Shopping malls are filled with people out the door vying for that best-selling toy or gadget of the year. Grocery stores are full of people getting ready to prepare a big holiday meal. Highways and streets are extra busy because of fresh snowfalls, producing longer drive times.
The doctor’s office can also be patient-heavy this time of year, due to the cold weather, added stress and anxiety, and many experiencing digestive issues because of considerable amounts of overeating during the holiday season.
Let’s save you the trip to the doctor and suggest a natural and adaptogenic herb to help relieve your stress and anxiety, among many other health benefits.
Chinese ginseng is commonly found in herbal teas, and is effective to reduce stress, while also enhancing mental function. Travel southwest and you’ll find an herb with Indian origin, similar in healing properties.
The Indian ginseng ashwagandha (Withania somnifera in Latin) is an herb native to Indian culture, containing useful medicinal chemicals such as alkaloids, withanolides, steroidal lactones, choline, fatty acids, amino acids, and a variety of sugars. The herb has been used with Ayurvedic medicine for over 2,500 years, promoting strength and stamina.
If you are excited about giving your body natural remedies, ashwagandha is the herb for you. Here’s what else you should know about ashwagandha and its healing properties.
Helps With Stress Relief
The natural herb contains adaptogen qualities, which help the body deal with and reduce daily stress. It reduces anxiety and helps you relax, as the natural adaptogen protects the nervous system.
There have been over 216 medical studies on the healing benefits of ashwagandha, with many results showing it reduces stress. Some studies have shown that the natural herb performs better than typical anxiety medications, while also reducing levels of cortisol, the stress hormone.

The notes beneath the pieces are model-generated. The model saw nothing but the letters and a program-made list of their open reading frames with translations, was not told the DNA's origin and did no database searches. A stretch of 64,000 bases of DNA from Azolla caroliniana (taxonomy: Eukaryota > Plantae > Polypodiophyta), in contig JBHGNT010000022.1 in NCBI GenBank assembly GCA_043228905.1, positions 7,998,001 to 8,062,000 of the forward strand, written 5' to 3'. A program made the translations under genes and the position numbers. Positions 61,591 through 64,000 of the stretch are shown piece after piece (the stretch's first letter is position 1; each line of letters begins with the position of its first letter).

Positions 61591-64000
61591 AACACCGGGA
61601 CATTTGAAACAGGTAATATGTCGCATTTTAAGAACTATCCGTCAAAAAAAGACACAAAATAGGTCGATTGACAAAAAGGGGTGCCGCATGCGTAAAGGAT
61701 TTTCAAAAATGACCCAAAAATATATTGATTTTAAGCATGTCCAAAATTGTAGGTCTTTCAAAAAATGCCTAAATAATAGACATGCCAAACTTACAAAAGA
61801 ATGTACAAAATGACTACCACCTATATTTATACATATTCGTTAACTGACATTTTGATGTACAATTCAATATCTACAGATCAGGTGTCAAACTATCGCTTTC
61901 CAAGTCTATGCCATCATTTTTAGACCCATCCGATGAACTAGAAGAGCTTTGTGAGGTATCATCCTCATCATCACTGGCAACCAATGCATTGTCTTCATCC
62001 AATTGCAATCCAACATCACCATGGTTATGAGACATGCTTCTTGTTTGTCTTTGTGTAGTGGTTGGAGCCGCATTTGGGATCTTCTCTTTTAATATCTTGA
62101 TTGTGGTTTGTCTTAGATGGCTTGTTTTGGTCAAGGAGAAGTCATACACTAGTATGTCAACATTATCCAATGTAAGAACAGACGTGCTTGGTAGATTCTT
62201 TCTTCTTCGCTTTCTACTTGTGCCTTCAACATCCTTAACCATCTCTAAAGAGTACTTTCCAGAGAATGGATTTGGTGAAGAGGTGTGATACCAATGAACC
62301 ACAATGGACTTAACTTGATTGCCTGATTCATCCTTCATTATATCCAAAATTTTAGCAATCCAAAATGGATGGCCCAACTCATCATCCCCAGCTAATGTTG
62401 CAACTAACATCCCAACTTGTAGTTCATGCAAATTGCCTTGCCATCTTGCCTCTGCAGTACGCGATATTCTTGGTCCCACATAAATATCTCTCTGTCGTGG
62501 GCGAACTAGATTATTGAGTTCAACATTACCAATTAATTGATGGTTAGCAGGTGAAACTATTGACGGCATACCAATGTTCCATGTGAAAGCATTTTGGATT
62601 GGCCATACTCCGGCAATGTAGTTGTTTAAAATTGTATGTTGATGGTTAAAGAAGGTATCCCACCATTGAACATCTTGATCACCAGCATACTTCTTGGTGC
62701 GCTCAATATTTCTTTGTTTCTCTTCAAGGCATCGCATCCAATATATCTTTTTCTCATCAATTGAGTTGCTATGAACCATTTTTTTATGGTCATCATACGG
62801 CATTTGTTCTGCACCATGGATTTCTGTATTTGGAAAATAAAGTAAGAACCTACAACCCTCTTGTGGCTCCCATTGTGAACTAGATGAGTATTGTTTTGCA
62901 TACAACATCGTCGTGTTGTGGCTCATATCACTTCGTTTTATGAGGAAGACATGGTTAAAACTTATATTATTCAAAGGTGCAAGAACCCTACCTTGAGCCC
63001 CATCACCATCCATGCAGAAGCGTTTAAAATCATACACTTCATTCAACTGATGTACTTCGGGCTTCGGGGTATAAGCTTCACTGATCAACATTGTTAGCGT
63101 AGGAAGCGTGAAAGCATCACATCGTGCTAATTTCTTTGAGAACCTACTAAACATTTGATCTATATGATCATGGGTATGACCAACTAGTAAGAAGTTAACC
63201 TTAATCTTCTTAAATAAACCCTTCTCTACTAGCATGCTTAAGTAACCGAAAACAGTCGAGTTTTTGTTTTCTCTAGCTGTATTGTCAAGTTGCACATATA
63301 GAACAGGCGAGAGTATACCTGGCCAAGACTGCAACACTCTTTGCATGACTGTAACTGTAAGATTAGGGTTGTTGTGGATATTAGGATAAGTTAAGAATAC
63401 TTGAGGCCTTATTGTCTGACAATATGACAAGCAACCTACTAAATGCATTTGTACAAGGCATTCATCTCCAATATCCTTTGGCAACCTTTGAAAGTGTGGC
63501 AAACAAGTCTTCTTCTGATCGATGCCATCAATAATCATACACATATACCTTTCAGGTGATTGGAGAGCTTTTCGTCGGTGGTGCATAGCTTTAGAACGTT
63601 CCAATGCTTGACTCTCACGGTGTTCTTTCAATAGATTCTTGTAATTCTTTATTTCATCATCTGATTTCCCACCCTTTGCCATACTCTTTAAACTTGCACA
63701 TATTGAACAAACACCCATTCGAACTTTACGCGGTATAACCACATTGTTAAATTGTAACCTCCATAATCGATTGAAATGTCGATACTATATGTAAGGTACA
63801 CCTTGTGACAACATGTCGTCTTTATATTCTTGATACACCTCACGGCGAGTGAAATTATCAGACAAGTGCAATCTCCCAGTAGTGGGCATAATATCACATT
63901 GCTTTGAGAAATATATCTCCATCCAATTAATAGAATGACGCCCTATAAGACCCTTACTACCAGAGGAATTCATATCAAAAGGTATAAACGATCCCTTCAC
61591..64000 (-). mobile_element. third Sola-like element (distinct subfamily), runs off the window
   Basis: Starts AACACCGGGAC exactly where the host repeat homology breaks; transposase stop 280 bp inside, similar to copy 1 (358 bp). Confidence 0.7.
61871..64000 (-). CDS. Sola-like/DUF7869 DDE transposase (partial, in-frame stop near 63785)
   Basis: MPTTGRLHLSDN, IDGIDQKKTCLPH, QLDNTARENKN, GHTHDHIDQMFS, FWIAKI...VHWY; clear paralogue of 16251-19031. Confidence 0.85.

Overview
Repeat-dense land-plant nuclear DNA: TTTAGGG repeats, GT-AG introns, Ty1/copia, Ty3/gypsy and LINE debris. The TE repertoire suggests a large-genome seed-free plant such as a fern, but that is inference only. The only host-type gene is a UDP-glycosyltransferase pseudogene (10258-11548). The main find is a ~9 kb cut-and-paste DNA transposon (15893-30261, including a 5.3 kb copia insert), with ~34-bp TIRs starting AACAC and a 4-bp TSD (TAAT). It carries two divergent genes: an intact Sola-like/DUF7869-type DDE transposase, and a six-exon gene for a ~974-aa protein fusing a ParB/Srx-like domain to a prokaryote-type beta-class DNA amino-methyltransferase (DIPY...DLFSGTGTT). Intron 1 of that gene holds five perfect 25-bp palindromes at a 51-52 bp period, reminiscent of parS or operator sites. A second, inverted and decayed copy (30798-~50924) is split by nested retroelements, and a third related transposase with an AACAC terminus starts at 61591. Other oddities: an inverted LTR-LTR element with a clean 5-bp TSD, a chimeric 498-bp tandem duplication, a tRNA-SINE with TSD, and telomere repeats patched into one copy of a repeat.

Helps You Sleep
The holidays can drive anxiety, making it hard to get to sleep. It’s a good thing ashwagandha can be used as a natural sleep aid and it can help people deal with insomnia. It refreshes your body and mind, soothing your body to sleep. Ashwagandha would be perfect for sleep after a stressful holiday event.
Improves Overall Immunity
It can calm you down but it also can have an opposite effect. Studies also show that the herb can give you energy and boost the entire immune system. A study found higher counts of white blood cells such as T cells in those taking the herb, which are critical for fighting everything from common colds to cancerous cells.
Ashwagandha studies have shown to decrease or stop the growth of lung, breast, and colon cancers. The herb would slow growth of the blood vessels that give cancer cells oxygen and fuel. If the supportive blood vessels cannot grow, cancerous tumors will not multiply.
There are minimal concerns with this natural remedy. It is not recommended for pregnant or breastfeeding women based upon nonhuman studies.
How to Use Ashwagandha
Ashwagandha root powder and organic herbal supplements can be found in most health food stores. Ashwagandha berries are known as a rennet substitute in cheese.
When choosing ashwagandha, it is best to select an organic company that sustainably grows and harvests the herb, and it is Demeter biodynamic certified.
It is recommended to blend one to two teaspoons in your daily smoothie or you can create a hot water tonic with one teaspoon of ashwagandha once or twice a day.
During the winter and holidays, natural remedies are perfect. Take the herb tonic for three weeks straight at night and notice how your stress is reduced at this very hectic time of year.
When taking the supplement, 600 to 1,000 mg is the daily recommendation.
Take a seat in your big comfy chair with the fireplace roaring and enjoy an ashwagandha tonic to relieve your stress from the holidays. You’ll be glad you did.
Norek, D., “Ashwagandha root for effective anxiety and stress relief, improved immunity,” Natural News.com web site, Oct. 23, 2012; http://www.naturalnews.com/037642_ashwagandha_root_anxiety_stress_relief.html.
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“Ashwagandha,” WebMD web site; http://www.webmd.com/vitamins-and-supplements/lifestyle-guide-11/supplement-guide-ashwagandha.
Wallace, Edward, N.D., “Adaptogenic Herbs: Nature’s Solution To Stress,” Chico.org web site; http://www.chiro.org/nutrition/FULL/Adaptogenic_Herbs.shtml.
“Ashwagandha Facts,” WebMD web site; http://www.webmd.com/vitamins-supplements/ingredientmono-953-ASHWAGANDHA.aspx?activeIngredientId=953&activeIngredientName=ASHWAGANDHA.
“Ashwagandha: Ayurvedic Healing,” The Chopra Center web site; http://www.chopra.com/community/online-library/ayurvedic-herbs-foods/ashwagandha.
“Ashwagandha Stress Reduction, Neural Protection, and a Lot More from an Ancient Herb,” Life Extension Magazine web site, June 2006; http://www.lef.org/magazine/mag2006/jun2006_report_ashwa_01.htm.